Sister Carrie at Florentine

We are deeply indebted to Florentine Opera Company and its General Director, William Florescu, for making Sister Carrie actual. Actual. He didn't make it possible; it was faintly possible. But in the opera world there is a huge, deadly chasm between the possible and the actual — especially when the opera in question requires massive forces: a large cast with highly demanding leading roles, men's and women's choruses, a 40-piece orchestra, multiple complex settings, even dancing harem girls. Without Bill's remarkable support and advocacy, we would certainly have ended up in the chasm.

Florentine has a strong track record of premiering new American operas, and it had given to our first opera, Elmer Gantry, that wonderful, all-important gift: an excellent second production. This happened in 2010, two years after Elmer had premiered at Nashville Opera and Peak Performances at Montclair State University. The Florentine production was recorded "live" and the recording (on the Naxos label) went on to win two GRAMMY awards: Best Contemporary Classical Composition, and Best Engineered Classical Recording. We couldn't have dreamed of a better reception for Elmer Gantry. But Bill was not done with us; he immediately asked us what we might have in mind for a second opera. If he was hoping for something smaller than the massive Gantry he did not betray it in his demeanor. When Bob mentioned Sister Carrie and laid out its rough dimensions and requirements, Bill did not bat an eye. He just told us to get to work, and he did the same — introducing the idea to his community and his audiences, drumming up support through traditional fundraising and through a Kickstarter campaign that ended up doubling its stated goal of donations.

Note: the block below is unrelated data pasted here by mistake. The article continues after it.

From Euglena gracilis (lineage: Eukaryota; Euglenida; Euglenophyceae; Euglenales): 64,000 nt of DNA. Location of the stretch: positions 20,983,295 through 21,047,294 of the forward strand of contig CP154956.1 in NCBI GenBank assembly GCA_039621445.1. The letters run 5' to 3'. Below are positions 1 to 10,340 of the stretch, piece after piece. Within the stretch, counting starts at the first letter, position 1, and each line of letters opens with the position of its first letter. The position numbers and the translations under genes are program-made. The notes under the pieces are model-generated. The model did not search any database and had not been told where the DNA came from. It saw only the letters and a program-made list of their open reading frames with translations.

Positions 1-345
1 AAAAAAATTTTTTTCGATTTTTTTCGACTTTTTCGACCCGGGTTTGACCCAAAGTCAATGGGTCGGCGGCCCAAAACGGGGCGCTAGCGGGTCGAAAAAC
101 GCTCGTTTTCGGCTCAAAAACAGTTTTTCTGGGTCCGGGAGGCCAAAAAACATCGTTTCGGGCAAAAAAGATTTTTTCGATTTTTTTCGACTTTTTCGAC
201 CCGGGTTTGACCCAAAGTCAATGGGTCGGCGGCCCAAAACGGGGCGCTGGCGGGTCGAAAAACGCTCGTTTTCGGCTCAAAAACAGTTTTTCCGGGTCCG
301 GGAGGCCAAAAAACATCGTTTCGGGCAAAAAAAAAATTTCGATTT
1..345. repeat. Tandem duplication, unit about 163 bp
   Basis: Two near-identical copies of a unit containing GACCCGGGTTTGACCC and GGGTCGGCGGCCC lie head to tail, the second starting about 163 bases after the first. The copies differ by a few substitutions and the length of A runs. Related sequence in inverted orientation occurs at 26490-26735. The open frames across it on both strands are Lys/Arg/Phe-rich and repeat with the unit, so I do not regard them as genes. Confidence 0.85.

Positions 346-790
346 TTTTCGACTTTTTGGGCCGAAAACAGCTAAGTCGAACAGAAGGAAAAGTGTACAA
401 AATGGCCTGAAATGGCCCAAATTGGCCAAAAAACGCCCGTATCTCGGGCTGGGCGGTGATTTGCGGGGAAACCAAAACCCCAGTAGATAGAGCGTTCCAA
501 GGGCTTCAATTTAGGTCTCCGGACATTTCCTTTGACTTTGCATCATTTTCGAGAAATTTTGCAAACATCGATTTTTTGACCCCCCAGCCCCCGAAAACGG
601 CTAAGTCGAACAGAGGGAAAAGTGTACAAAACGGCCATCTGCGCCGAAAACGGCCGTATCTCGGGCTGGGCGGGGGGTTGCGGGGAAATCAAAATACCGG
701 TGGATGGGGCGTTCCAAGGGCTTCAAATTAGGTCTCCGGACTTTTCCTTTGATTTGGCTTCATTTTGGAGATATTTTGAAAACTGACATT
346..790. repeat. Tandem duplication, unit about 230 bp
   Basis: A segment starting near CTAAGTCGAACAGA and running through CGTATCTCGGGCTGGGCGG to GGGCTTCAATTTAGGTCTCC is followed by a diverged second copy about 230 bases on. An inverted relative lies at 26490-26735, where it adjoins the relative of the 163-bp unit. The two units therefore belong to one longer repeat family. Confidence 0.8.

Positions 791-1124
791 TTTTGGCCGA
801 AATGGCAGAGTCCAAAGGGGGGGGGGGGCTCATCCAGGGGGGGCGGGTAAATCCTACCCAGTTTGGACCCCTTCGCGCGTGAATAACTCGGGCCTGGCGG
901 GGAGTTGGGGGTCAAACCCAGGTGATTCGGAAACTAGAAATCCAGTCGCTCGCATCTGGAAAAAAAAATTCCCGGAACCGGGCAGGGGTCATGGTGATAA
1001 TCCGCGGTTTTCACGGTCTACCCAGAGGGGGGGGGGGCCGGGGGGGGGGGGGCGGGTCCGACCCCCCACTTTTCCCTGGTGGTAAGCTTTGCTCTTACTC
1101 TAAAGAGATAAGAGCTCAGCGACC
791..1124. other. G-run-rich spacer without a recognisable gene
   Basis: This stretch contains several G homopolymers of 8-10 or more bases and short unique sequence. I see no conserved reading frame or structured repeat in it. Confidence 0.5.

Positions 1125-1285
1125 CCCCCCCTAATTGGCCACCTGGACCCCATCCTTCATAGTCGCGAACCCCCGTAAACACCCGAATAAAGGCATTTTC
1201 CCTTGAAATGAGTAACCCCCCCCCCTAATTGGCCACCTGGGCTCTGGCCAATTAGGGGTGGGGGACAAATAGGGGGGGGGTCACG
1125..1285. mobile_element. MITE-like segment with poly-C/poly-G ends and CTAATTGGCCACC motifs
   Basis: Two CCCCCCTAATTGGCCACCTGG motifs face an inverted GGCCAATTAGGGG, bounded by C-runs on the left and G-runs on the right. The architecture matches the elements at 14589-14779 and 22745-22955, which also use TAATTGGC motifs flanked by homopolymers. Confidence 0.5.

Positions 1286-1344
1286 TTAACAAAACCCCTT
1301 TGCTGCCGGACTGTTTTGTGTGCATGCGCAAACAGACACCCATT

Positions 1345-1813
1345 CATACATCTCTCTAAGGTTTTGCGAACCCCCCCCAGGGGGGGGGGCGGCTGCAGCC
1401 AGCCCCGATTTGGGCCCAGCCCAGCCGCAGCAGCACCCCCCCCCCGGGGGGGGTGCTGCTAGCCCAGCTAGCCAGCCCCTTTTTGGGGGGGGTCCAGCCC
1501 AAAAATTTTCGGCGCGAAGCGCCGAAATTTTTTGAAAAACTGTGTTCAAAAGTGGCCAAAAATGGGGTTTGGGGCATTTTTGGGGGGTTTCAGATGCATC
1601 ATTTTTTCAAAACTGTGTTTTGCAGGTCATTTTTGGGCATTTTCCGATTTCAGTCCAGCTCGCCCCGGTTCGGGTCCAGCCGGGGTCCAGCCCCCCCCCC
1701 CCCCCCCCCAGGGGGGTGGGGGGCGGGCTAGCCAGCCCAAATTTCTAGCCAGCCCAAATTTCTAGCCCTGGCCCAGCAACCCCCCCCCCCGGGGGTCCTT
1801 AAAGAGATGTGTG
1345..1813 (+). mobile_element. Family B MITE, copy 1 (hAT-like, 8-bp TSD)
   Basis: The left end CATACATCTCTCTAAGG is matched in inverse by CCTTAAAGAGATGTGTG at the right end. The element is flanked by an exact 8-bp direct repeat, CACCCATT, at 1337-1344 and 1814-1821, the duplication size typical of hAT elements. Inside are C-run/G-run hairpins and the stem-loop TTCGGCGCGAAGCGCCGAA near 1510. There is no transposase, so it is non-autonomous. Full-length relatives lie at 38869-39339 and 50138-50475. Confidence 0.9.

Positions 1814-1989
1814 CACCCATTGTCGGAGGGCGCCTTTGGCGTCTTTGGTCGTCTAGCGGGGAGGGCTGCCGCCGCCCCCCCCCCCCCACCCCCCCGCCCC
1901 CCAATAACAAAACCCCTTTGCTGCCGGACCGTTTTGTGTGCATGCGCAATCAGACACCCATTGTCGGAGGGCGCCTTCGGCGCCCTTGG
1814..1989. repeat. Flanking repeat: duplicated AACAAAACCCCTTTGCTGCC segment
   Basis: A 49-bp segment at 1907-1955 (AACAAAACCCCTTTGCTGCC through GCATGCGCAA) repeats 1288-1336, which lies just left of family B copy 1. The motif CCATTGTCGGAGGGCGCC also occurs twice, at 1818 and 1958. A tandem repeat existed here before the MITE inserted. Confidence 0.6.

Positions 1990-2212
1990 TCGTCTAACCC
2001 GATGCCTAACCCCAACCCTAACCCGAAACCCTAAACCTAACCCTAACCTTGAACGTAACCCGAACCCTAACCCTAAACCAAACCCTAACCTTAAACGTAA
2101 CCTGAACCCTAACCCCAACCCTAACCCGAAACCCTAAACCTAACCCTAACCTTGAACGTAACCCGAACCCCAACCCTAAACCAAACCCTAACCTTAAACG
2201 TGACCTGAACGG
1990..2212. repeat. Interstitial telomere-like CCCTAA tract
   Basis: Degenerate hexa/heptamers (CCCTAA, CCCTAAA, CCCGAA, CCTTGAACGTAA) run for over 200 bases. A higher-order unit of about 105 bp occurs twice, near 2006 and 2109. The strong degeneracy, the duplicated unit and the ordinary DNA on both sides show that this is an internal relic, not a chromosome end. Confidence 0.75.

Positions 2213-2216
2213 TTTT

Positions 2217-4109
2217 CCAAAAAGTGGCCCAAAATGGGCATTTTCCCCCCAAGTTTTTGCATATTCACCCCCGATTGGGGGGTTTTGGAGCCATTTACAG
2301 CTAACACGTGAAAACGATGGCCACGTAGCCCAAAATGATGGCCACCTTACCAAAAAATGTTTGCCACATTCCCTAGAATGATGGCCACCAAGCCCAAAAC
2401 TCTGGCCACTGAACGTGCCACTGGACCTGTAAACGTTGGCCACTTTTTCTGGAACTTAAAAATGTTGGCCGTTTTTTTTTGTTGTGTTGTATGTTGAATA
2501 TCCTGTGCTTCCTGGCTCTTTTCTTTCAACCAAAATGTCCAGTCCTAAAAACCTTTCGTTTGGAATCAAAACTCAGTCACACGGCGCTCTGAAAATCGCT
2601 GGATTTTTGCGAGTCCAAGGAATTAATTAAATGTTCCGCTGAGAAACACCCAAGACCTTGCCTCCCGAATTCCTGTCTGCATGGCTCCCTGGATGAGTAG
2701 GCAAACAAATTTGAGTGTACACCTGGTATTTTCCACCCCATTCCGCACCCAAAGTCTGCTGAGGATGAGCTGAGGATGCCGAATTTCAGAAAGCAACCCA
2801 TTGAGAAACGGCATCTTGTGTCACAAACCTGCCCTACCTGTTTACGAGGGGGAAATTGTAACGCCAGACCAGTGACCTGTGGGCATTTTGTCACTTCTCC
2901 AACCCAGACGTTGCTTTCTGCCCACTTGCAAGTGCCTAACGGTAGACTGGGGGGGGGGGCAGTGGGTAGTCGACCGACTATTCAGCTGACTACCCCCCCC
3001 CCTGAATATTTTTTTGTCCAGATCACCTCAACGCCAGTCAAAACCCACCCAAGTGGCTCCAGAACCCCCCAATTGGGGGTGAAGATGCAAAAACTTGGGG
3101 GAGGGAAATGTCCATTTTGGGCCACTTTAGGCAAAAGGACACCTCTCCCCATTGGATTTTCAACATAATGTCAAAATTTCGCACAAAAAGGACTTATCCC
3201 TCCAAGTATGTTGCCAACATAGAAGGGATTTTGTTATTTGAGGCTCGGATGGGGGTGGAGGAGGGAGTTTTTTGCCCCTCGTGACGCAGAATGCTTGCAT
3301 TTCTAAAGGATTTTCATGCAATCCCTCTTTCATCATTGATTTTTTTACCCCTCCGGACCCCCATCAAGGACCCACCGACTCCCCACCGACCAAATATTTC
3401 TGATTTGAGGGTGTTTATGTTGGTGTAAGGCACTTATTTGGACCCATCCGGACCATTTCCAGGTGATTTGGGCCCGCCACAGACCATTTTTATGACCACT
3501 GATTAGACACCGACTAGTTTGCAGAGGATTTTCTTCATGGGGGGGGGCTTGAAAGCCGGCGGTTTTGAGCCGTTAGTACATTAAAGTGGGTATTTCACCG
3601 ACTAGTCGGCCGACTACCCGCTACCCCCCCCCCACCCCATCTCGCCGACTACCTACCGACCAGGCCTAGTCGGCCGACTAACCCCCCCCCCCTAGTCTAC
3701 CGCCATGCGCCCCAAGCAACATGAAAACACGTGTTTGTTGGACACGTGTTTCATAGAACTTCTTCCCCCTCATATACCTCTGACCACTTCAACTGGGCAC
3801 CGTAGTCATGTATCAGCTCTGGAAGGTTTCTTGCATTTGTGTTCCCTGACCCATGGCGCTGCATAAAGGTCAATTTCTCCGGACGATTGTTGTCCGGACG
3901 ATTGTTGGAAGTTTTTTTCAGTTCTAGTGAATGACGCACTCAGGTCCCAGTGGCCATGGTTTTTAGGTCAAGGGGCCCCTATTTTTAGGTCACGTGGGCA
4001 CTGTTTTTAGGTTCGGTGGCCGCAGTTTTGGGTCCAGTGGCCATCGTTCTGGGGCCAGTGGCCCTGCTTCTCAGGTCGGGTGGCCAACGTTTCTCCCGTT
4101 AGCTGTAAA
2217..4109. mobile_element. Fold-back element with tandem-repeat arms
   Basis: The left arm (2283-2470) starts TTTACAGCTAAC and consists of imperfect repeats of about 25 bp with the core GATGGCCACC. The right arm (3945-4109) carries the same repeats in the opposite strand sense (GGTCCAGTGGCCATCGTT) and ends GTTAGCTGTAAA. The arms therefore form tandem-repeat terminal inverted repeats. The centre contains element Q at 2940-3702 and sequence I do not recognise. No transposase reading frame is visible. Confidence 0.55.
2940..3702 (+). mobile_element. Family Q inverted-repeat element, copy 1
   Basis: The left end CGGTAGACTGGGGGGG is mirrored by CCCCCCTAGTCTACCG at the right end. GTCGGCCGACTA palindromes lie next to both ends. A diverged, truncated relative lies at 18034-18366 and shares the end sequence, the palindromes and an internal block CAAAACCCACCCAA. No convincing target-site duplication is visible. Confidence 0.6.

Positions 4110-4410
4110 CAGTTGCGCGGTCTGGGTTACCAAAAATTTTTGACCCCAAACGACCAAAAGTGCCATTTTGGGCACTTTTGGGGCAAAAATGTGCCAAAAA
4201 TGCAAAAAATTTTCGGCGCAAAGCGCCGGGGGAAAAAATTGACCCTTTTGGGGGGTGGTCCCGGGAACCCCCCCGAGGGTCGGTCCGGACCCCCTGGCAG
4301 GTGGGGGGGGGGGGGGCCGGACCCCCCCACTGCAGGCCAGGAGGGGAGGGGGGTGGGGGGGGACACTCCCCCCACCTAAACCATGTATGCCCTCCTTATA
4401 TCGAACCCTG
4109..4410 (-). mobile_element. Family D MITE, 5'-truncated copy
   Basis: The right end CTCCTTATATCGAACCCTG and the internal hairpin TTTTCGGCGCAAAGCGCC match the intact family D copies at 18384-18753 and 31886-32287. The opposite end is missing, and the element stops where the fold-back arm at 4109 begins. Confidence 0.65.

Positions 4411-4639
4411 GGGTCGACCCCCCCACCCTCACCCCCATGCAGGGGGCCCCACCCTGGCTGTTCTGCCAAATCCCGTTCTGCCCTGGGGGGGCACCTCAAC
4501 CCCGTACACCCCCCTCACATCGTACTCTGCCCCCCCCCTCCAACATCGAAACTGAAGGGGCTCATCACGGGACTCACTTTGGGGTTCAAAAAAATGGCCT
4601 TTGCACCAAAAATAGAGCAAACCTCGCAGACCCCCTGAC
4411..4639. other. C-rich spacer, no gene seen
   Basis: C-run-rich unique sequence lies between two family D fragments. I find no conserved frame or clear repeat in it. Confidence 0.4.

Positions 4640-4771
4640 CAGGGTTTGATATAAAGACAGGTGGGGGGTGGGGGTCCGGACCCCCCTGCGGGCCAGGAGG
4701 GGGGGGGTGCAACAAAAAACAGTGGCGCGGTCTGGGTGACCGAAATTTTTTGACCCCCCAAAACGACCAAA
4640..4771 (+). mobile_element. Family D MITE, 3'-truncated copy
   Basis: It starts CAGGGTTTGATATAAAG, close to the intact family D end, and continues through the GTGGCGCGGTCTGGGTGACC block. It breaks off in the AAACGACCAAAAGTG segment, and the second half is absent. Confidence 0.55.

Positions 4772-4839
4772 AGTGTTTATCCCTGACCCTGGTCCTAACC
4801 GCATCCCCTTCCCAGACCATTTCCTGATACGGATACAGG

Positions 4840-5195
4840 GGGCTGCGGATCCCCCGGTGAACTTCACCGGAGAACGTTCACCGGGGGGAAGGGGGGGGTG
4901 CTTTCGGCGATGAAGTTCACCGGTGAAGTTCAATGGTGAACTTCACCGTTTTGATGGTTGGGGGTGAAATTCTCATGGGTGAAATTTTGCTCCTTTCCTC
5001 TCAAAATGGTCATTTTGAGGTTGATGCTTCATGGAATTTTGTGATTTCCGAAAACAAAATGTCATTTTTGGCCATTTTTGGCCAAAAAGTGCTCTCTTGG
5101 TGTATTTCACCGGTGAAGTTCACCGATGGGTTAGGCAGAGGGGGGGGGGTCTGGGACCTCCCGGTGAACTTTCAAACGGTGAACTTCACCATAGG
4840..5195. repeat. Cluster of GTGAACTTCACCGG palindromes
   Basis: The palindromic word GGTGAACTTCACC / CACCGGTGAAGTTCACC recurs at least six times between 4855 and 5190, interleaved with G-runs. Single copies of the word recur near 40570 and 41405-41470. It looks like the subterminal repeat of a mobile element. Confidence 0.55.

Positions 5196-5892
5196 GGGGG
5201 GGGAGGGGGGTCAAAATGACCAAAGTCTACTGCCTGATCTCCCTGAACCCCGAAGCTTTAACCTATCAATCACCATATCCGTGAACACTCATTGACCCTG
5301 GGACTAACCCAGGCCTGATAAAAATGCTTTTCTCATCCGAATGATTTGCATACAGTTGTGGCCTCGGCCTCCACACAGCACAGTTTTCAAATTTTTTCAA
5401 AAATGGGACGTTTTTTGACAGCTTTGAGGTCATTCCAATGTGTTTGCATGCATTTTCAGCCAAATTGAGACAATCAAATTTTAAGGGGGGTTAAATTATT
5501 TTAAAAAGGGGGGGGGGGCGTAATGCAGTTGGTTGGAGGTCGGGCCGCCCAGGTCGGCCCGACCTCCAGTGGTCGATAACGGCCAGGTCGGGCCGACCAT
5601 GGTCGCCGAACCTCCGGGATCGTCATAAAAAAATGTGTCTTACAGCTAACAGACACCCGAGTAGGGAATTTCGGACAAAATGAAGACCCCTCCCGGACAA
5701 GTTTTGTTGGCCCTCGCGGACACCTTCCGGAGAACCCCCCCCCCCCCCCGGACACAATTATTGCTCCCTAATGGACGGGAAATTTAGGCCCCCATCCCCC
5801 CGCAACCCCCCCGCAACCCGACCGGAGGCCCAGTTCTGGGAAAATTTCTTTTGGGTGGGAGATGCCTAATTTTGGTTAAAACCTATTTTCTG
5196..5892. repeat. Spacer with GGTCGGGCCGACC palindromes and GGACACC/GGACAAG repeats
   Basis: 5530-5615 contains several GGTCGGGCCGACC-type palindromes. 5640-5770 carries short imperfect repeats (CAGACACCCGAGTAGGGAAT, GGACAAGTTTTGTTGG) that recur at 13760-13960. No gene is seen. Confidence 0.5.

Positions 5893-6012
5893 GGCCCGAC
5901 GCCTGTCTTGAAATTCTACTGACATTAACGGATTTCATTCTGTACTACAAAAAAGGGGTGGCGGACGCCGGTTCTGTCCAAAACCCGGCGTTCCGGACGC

Throughout the past five years, Bill Florescu has been our staunch advocate and patient ally as we struggled with the difficulties of adapting an extremely complex novel. He knows us; he knows how we like to work; he knows the singers and conductors and directors we love to work with. He produced a public workshop of Sister Carrie in Milwaukee in 2014 that became a breakthrough moment for us in the creation of the opera. Now we look forward to the great thrill of Sister Carrie reaching the stage at Florentine Opera Company in October. Actually.

— Robert Aldridge and Herschel Garfein